While we understand you have been briefed on this investigation, for background purposes, a few of the allegations of abuses bear repeating:

• Villa Cañona:

Between 2007 and 2008, residents of Villa Cañona, in the town of Loiza, Puerto Rico, an African-Puerto Rican community dating back hundreds of years, were victims of police aggression, which were, in part, racially motivated. Residents became prisoners of their own community. The ACLU denounced the ongoing abuses, while taking on the case of Evelyn Rivera, a single parent of two minors, one of whom is afflicted by severe brain damage. This Villa Cañona family was a victim of abuse on three different occasions.

• Miguel Caceres case:

In October 2007, a police officer executed a man in the town of Humacao, Puerto Rico, during an argument between Caceres and the police officer over a traffic violation. Caceres was shot four times to the back in broad daylight while he lay on the sidewalk. Many citizens looked on and the incident was filmed.

• Jorge Polaco de Jesús case:

Also in October 2007, police officers shot to death a young 26 year old man of African-Puerto Rican descent; a resident of Carolina, Puerto Rico. The precinct involved is the very same implicated in the Villa Cañona community abuses. Mr. Polaco was taken away by the officers, allegedly to get the young man immediate assistance at a hospital located five minutes away. He arrived at the hospital DOA one and a half hours later, with 7 bullet wounds to the back and one bullet to the front left shoulder. The circumstances of Jorge Polaco’s death suggest an extrajudicial execution, but no official local or federal investigation has been conducted, despite ongoing requests. One of the two officers was transferred and has very recently been implicated in the coma-inducing beating of another citizen. The second officer left the jurisdiction within a month and is now an officer in a southern state.

• Mayaguez false prosecution cases:

In 2007, a group of police officers were found to have fabricated drug-related charges against many residents of a housing project in the City of Mayaguez, Puerto Rico. While an FBI sting put several of these officers behind bars, the practice continues. It is believed that over 100 citizens are still behind bars as a result of these fabricated cases.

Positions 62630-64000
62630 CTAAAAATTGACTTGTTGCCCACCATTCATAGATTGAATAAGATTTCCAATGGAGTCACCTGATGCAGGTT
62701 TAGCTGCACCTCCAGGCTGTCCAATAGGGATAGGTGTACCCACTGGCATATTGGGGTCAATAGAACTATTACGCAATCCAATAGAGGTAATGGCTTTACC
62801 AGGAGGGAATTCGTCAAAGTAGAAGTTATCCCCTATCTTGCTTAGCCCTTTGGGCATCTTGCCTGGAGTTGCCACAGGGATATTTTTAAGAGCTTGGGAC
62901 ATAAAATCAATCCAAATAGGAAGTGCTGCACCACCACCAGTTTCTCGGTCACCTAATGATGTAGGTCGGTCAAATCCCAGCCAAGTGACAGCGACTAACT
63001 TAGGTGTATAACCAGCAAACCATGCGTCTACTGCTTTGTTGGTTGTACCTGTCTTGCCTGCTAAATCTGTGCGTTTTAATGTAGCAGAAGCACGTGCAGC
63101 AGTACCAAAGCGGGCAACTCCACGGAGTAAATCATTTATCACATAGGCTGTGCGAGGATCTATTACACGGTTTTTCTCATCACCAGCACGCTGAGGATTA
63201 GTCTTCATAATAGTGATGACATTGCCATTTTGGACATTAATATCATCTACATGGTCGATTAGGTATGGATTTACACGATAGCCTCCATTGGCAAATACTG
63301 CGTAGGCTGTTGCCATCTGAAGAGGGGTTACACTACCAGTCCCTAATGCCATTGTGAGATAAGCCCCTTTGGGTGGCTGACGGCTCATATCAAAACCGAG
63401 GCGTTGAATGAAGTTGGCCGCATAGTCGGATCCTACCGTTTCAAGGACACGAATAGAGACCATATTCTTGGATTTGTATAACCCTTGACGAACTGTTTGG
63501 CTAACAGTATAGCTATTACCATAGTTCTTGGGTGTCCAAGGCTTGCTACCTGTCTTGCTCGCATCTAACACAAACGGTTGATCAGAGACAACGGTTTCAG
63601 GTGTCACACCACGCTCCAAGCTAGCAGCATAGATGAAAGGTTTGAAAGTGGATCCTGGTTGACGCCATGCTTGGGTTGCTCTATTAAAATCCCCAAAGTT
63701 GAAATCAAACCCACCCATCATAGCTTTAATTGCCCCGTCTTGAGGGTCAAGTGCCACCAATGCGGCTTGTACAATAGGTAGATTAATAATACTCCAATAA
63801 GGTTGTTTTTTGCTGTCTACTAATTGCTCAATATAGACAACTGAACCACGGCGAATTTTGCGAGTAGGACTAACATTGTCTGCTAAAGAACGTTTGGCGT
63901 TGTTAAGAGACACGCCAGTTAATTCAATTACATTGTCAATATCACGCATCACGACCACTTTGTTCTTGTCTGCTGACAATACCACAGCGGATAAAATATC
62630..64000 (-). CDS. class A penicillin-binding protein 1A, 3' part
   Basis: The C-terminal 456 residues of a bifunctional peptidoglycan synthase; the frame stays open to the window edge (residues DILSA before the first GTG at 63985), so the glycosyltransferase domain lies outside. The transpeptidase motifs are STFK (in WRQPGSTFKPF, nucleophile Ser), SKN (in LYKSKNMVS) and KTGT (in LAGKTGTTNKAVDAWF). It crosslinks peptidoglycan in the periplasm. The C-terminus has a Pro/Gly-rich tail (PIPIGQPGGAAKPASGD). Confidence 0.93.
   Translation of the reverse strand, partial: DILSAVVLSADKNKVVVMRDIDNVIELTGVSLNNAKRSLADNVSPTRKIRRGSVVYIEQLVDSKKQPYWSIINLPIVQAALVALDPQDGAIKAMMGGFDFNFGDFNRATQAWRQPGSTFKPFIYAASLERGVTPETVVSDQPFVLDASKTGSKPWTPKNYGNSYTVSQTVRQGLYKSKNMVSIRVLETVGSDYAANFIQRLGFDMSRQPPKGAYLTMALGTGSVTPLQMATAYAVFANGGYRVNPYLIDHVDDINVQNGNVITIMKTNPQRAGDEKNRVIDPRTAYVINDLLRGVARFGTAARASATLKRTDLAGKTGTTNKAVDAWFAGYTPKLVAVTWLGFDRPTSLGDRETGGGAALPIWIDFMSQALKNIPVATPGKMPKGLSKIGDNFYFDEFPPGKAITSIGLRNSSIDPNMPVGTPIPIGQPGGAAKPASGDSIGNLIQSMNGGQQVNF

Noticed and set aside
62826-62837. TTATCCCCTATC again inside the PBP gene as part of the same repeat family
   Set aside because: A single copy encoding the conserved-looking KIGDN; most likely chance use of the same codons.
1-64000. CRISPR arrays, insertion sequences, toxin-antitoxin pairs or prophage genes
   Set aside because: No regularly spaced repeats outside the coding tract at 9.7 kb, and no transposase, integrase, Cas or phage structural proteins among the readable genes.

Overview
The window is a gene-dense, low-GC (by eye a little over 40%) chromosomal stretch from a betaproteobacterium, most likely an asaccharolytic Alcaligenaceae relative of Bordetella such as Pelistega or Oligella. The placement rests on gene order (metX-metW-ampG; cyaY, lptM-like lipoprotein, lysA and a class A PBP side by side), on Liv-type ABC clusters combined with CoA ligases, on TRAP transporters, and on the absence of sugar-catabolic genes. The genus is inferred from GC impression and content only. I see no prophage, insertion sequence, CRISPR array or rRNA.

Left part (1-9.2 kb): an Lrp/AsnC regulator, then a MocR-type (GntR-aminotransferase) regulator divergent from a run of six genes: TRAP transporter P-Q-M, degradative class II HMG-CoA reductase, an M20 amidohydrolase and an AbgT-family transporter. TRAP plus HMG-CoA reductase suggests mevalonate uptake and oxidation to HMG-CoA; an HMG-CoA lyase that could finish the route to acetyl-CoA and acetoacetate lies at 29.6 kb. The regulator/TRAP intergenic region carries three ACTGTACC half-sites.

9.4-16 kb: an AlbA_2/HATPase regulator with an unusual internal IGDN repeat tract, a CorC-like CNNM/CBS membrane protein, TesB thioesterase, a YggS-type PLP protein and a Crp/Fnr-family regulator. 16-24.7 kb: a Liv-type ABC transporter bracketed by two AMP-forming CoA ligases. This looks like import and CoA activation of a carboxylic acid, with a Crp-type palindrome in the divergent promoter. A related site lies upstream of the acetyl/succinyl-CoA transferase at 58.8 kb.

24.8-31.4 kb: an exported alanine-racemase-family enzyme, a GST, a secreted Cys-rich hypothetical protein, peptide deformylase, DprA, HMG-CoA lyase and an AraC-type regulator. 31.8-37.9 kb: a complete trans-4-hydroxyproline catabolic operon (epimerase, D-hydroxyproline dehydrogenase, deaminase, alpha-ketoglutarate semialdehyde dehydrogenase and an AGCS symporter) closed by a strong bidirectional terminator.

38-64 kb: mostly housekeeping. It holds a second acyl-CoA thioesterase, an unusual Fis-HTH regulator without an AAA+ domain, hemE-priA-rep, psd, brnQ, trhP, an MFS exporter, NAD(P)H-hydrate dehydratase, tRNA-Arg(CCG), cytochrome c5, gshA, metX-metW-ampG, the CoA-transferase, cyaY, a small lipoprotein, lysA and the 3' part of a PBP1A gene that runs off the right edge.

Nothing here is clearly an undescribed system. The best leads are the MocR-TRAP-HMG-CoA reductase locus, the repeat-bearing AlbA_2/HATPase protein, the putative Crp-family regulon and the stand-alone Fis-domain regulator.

• Dominican Community claims of police abuse (known incidents 2008 through the present):

Dominican leaders, the ACLU, and other civil rights advocates, have for many years denounced incidents of extreme police abuse motivated by national origin and racial profiling in several locations known to be predominantly Dominican communities, specifically in the Santurce sector of San Juan, Puerto Rico.

• Villas del Sol Community human rights abuses (2009 – 2010):

The government attempted to forcefully evict the residents of Villas del Sol, a squatter community comprised mostly of indigent families of Dominican origin. Police officers violently attacked members of the community, which mainly consisted of female heads of households and children, beating them, using pepper spray, tasers and in some cases tossing the women over concrete barriers. The water was also turned off for approximately eight months, while two epidemics simultaneously afflicted Puerto Rico – the AH1N1 virus and the Dengue hemorrhagic fever. After the situation was brought to the attention of the Department of Justice and the Inter-American Commission of Human Rights, the Puerto Rican government reinstalled the community’s running water supply.

• Police abuse against the homeless population (known incidents 2008 through 2010):

The police have engaged in many incidents of abuse against the homeless community, including obstructing a federally funded needle exchange program and arresting and physically abusing its participants. Many of the homeless are beaten, maced, and later charged with possession of drug paraphernalia or violation of municipal ordinances. The ACLU has also exposed the practice of humiliating the homeless, stripping them naked, and taking them out of town, sometimes in unmarked cars, and dropping them off at random locations.

In addition, since Governor Luis Fortuño came into power two years ago, police abuse has escalated and now free expression is under great threat. We have reported that university students at a peaceful protest have been subjected to violent attack and arrested by the hundreds, while female students have been inappropriately touched by police officers. Government proceedings were closed to the public and protestors at the legislature have been pepper sprayed, beaten and shot at by police. Tens of thousands of workers have been fired and their criticism of government policies repressed, while the legislature and federal courts suppress lawyers’ rights to speak out against their government. Specifically, the following are some of the most recent allegations of events: